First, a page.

Hair swiftly became a franchise. After six months, a production opened in LA that ran for two years and soon there were productions in nine cities, including Seattle, Detroit and Chicago. The first European production opened in Sweden in September 1968. It was followed soon after by London, and then Munich – the latter adaptated by Can affiliate Karlheinz ‘Kalle’ Freynik. Hair arrived in Australia in June 1969. Each country’s production took a slightly different approach. In Detroit, the band included a horn section prominent in the mix. In Australia, where there was the draft, the anti-war element was more evolved than in either London or Paris. The nudity was also handled differently in different productions, with the LA cast embracing a brightly lit scene that left little to the imagination, while the French cast were said to be more enthusiastic than the British. The international versions also provided openings for more performers, including Donna Summer in Germany. The play was even performed in Communist Yugoslavia. In Mexico, meanwhile, it was closed by the government after one night. These productions meant that in 1970 the show was making almost $1m every 10 days, while the composers collected royalties from 300 cast recordings.
PAuL Nicholas remembered hearing about the controversy Hair had caused in New York before he auditioned in spring 1968 for the London production. Previously a drummer with Screaming Lord Sutch’s band, Nicholas had stopped performing to take a straight job in music publishing. The siren call of Hair, however, proved too much. After a long audition process, he was handed the role of Claude and Hair opened at the Shaftesbury Theatre in September 1969. The opening had been delayed several months while the producers waited for the passing of the Theatres Act, which reduced state censorship and allowed Hair to be performed uncut. True to form, the cast featured the occasional genuine freak – Alex Harvey played guitar, Sonja Kristina of Curved Air sang “Frank Mills”, songwriter Paul Korda had a role – as well as young pros like Richard O’Brien, Tim Curry and Floella Benjamin. To add to the fun, there were genuine London hippies living in the flat above the theatre, including a scornful Mick Farren, who attempted to gatecrash the production much to the disapproval of the theatre security.
Hair’s London premiere was attended by Mick Jagger, whose current flame Marsha Hunt was among the cast. Hunt was photographed nude by Lord Lichfield for the production’s publicity photo, an image that helped sell the show to a uK audience. For many of the cast, Nicholas included, it was the start of a long career in theatre and TV. Nicholas still believes Hair’s message needed to be heard. “For a commercial West End show it had something to say,” he says. “It was very anti-war and it was about breaking down norms. Plus it was a rock show – not heavy, but a rock influence. It was meant to shock and some people were offended. We did have a very good spirit as a company and there was a lot of joy and celebration that came from that. I don’t know if the hippies ever came to see it. They were already living it, so it was window for those people who weren’t part of that lifestyle. It was a safe way of observing without being part of something.” On Broadway, the producers continued to supplement the cast from the streets. Heather MacRae remembers a busker, Singer Williams, who “had a fabulous voice but didn’t understand you had to show up at 7.30pm. People like that made it interesting. People would go on stage high or on acid.” The free-loving spirit of the Tribe led to the birth of actress Martha Plimpton – the daughter of cast members Keith Carradine and Shelley Plimpton. But there were also casualties. “A lot of the cast were gathered from the streets, they were hippy kids from the Lower East Side,” says Jill O’Hara. “This had unfortunate consequences later on when they found themselves in this huge hit show. There was tremendous drug use and some of them got very messed up. There was a lot of bad stuff and a lot of disillusionment for those who were understudying a role and expected to take it over when somebody left but didn’t have the chops.” Hair ran on Broadway until 1971 and lasted even longer in London – only closing in 1973 when the theatre roof collapsed. A film version appeared in 1979 directed by Milos Forman. The musical has been revived on stage regularly – a new, 50th-anniversary production ran earlier this year off-West End in London – although it’s never quite found a cause with quite as much traction as Vietnam. Ragni died in 1991, but Rado is still working on their “baby”, constantly rewriting the script in his determination to perfect the play. He insists that Hair remains as relevant as it ever was. “I’m elated and flabbergasted that it’s still happening,” he says. “Hair has never gone away. I think we knew that what was happening was so deep, so profound, so real and yet so basic and it moved us so deeply. There was magic, a lot of synchronicity, but there was a deep human message that still rings true and makes people think about how to partake in a joyous lifestyle about something serious."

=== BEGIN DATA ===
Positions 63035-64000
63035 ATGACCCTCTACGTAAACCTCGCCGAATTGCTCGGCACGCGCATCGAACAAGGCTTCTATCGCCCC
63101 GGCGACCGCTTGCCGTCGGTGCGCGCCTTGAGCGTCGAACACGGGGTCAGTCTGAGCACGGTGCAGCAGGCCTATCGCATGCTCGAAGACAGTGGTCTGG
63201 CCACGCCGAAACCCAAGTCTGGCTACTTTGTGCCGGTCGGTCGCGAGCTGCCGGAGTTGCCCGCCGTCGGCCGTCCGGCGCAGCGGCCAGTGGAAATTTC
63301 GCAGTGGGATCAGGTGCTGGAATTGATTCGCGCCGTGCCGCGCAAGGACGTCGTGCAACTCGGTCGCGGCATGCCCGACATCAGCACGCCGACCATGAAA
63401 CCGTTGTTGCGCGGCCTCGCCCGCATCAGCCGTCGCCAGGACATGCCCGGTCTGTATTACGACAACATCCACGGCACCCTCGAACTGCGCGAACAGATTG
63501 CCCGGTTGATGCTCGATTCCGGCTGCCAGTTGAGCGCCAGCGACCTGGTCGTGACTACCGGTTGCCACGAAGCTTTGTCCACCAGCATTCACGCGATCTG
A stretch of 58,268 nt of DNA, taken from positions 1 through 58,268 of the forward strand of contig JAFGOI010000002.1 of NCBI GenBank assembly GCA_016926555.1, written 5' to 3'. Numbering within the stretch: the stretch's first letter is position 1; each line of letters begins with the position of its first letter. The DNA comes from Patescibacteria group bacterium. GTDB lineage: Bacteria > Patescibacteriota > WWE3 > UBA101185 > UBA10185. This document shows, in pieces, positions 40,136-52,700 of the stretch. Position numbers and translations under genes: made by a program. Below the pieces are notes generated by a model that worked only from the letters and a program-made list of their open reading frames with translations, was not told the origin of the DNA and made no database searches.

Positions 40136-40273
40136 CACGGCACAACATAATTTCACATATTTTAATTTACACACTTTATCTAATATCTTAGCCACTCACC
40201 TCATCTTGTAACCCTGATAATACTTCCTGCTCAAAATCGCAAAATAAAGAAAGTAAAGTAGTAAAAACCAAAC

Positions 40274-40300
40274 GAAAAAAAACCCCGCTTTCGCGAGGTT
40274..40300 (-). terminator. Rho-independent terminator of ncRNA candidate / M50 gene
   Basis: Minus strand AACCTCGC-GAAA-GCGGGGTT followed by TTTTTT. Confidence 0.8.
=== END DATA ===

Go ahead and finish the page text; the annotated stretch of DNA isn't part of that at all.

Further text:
Us cast members michael harris (top), meat loaf and Keith carradine
• UNCUT • JULY 2018